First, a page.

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How to show the torus has no self intersection? ie how do you show that for any two distinct points $(\theta_1,\phi_1) \ne (\theta_2,\phi_2)$ we always have $F(\theta_1,\phi_1) \ne F(\theta_2,\phi_2)$? where

$$F : (\theta, \phi) \rightarrow ((a+b\sin(\theta))\cos(\phi), (a+b\sin(\theta))\sin(\phi),b\cos(\theta))$$

$$\theta , \phi \in [0,2 \pi), a>b>0$$

I have assumed there does exist $\theta_1 , \theta_2 , \phi_1 , \phi_2 \in [0,2 \pi)$ such that $F(\theta_1 , \phi_1)=F(\theta_2 , \phi_2)$ and that $(\theta_1 , \phi_1) \ne (\theta_2 , \phi_2)$ (in hope of reaching a contradiction), leading to:

$$ (a+b\sin \theta_1)\cos \phi_1 = (a +b\sin \theta_2)\cos \phi_2 $$

$$(a+b\sin \theta_1)\sin \phi_1 = (a+b\sin \theta_2)\sin \phi_2$$

$$b\cos \theta_1 = b\cos \theta_2$$

From the last line, we get $\theta_1 = 2 \pi - \theta_2$ when $\theta_2 \ne 0$ and $\theta_1=\theta_2$ when $\theta_2=0$

I have started considering when $\theta_2=0$:

when $\theta_2=0, \theta_1=0 \Rightarrow \phi_1 \ne \phi_2$

$\Rightarrow$ $$\cos \phi_1 = \cos \phi_2$$

$$\sin \phi_1 = \sin \phi_2$$

the only thing I can think to do is divide the first equation by the second but I don't see how this helps, thanks for your time.

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  • $\begingroup$ thanks I edited $\endgroup$ – StevenCr99 Feb 3 '18 at 18:41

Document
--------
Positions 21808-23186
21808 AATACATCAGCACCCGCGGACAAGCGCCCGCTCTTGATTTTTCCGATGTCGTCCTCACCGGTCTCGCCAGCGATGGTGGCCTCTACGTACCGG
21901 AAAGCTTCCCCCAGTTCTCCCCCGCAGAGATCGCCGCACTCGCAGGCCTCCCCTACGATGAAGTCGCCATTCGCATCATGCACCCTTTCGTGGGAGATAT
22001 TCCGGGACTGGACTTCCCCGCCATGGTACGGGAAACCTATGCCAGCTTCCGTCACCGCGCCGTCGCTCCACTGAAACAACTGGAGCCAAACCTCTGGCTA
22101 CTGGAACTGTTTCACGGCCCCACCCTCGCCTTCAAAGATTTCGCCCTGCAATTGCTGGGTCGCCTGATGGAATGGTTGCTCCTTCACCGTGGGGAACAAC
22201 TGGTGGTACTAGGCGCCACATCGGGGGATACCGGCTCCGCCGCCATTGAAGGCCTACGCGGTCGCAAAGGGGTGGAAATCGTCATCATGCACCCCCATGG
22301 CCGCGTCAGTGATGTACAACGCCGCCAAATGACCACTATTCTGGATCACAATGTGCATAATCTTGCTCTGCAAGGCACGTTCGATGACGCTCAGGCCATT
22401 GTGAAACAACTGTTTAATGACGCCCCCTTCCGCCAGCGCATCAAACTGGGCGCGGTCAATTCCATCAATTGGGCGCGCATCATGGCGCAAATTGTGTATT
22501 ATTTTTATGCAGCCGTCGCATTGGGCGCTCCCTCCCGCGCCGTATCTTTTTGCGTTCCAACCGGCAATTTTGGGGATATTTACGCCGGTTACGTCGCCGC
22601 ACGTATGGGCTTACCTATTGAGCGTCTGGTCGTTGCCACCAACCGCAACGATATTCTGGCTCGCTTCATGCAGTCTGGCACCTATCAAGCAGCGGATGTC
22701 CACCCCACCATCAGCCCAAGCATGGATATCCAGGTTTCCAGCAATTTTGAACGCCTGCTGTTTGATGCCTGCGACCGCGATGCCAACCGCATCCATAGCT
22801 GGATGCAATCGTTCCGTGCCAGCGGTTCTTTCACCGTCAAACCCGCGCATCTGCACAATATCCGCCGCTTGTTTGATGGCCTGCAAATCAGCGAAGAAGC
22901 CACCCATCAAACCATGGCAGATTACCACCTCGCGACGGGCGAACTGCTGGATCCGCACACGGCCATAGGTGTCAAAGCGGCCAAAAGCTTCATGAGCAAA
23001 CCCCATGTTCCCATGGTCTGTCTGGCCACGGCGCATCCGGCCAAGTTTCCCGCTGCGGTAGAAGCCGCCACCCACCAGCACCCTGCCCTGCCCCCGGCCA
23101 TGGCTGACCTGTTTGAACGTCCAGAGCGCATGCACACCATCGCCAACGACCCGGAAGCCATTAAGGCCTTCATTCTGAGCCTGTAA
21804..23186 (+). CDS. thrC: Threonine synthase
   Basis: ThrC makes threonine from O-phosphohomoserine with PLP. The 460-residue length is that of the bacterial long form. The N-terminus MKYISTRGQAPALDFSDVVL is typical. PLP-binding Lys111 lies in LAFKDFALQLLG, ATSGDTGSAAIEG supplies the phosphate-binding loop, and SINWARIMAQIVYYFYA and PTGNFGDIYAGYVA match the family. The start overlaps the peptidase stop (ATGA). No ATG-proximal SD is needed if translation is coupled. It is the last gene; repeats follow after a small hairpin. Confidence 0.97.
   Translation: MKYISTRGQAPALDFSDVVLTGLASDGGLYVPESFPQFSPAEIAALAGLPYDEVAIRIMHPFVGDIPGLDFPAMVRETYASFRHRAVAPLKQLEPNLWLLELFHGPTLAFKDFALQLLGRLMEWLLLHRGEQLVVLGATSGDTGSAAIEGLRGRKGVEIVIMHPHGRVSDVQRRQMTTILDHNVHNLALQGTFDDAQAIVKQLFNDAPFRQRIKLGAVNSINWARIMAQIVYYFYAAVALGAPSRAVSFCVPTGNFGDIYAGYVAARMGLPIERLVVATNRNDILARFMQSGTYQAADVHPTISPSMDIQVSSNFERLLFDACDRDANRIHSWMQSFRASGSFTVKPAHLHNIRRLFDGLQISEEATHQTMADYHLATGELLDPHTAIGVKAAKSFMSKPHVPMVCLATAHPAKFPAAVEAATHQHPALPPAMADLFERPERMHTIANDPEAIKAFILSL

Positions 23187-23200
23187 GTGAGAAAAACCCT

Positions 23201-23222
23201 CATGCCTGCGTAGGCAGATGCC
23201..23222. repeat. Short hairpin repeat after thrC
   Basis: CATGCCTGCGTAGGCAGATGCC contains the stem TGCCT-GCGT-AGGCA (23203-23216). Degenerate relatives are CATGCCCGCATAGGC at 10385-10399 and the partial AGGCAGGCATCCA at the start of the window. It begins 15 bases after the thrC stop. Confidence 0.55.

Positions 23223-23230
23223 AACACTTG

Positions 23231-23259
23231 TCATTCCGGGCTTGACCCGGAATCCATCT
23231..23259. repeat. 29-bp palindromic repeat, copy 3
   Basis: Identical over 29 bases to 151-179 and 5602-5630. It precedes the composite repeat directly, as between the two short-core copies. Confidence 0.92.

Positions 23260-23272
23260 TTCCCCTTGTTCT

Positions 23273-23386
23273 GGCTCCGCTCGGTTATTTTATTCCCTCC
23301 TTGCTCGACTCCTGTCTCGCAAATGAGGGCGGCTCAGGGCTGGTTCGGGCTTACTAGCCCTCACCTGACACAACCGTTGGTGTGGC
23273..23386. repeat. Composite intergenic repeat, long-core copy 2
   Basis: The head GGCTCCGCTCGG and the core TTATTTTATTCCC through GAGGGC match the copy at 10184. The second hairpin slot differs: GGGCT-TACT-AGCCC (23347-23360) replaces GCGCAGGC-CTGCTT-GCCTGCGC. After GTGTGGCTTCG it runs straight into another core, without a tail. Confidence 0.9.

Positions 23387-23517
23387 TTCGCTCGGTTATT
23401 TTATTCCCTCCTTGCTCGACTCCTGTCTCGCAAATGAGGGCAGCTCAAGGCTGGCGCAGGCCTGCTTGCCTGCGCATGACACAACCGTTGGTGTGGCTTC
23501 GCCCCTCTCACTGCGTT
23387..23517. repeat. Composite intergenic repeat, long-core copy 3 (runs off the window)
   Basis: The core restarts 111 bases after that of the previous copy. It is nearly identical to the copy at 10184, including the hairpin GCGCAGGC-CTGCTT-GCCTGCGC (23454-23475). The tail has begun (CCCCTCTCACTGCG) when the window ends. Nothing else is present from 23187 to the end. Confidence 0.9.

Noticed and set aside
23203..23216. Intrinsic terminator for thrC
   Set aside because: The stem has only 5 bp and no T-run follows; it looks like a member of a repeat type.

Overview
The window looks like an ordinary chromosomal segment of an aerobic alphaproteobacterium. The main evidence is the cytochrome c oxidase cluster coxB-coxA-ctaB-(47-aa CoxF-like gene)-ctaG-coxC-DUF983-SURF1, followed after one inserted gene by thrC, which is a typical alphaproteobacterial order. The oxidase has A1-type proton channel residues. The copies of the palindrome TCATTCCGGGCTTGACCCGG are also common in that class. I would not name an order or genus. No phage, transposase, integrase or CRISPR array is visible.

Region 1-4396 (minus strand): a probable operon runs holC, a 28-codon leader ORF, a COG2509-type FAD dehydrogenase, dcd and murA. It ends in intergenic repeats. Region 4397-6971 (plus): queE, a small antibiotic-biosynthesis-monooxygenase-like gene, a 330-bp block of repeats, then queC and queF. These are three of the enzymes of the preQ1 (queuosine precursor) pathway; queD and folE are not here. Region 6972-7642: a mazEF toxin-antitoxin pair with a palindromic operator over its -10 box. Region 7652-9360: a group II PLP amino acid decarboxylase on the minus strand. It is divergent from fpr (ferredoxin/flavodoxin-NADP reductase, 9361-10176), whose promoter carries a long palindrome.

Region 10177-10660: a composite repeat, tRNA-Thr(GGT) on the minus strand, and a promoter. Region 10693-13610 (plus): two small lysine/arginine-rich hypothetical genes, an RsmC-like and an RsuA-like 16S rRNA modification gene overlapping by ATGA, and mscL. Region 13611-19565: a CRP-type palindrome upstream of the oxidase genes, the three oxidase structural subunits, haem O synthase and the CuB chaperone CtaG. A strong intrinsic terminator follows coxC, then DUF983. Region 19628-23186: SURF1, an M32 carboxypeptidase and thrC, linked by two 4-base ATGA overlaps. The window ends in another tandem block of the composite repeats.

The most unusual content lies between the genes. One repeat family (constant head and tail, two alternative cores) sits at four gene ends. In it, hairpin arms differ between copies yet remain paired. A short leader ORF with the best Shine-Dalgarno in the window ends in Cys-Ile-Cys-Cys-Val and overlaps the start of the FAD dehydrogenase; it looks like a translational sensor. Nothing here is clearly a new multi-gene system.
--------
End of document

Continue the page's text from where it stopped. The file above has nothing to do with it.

• $\begingroup$ at this point you must show that if $\cos\phi_1=\cos\phi_2$ then $\sin\phi_1\neq\sin\phi_2$ for $\phi_1\neq\phi_2$ and $\phi_1,\phi_2\in[0,2\pi)$, and viceversa $\endgroup$ – Masacroso Feb 3 '18 at 19:05
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The image of the point $(\phi,\theta)$ is $(x,y,z)=(c\cos\phi,c\sin\phi,b\cos\theta)$ where $c=a+b\sin\theta>0$ as $a>b$. Thus $\phi$ is uniquely determined in $[0,2\pi)$ as the argument of the complex number $x+yi$. Also the absolute value of $x+yi$ is $|x+yi|=c=a+b\sin\theta$. Thus $(x,y,z)$ determines $\sin\theta$ and $\cos\theta$ and they determine $\theta$ uniquely within $[0,2\pi)$.

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  • $\begingroup$ thanks, what are you saying about theta being uniquely determined? $\endgroup$ – StevenCr99 Feb 3 '18 at 20:01

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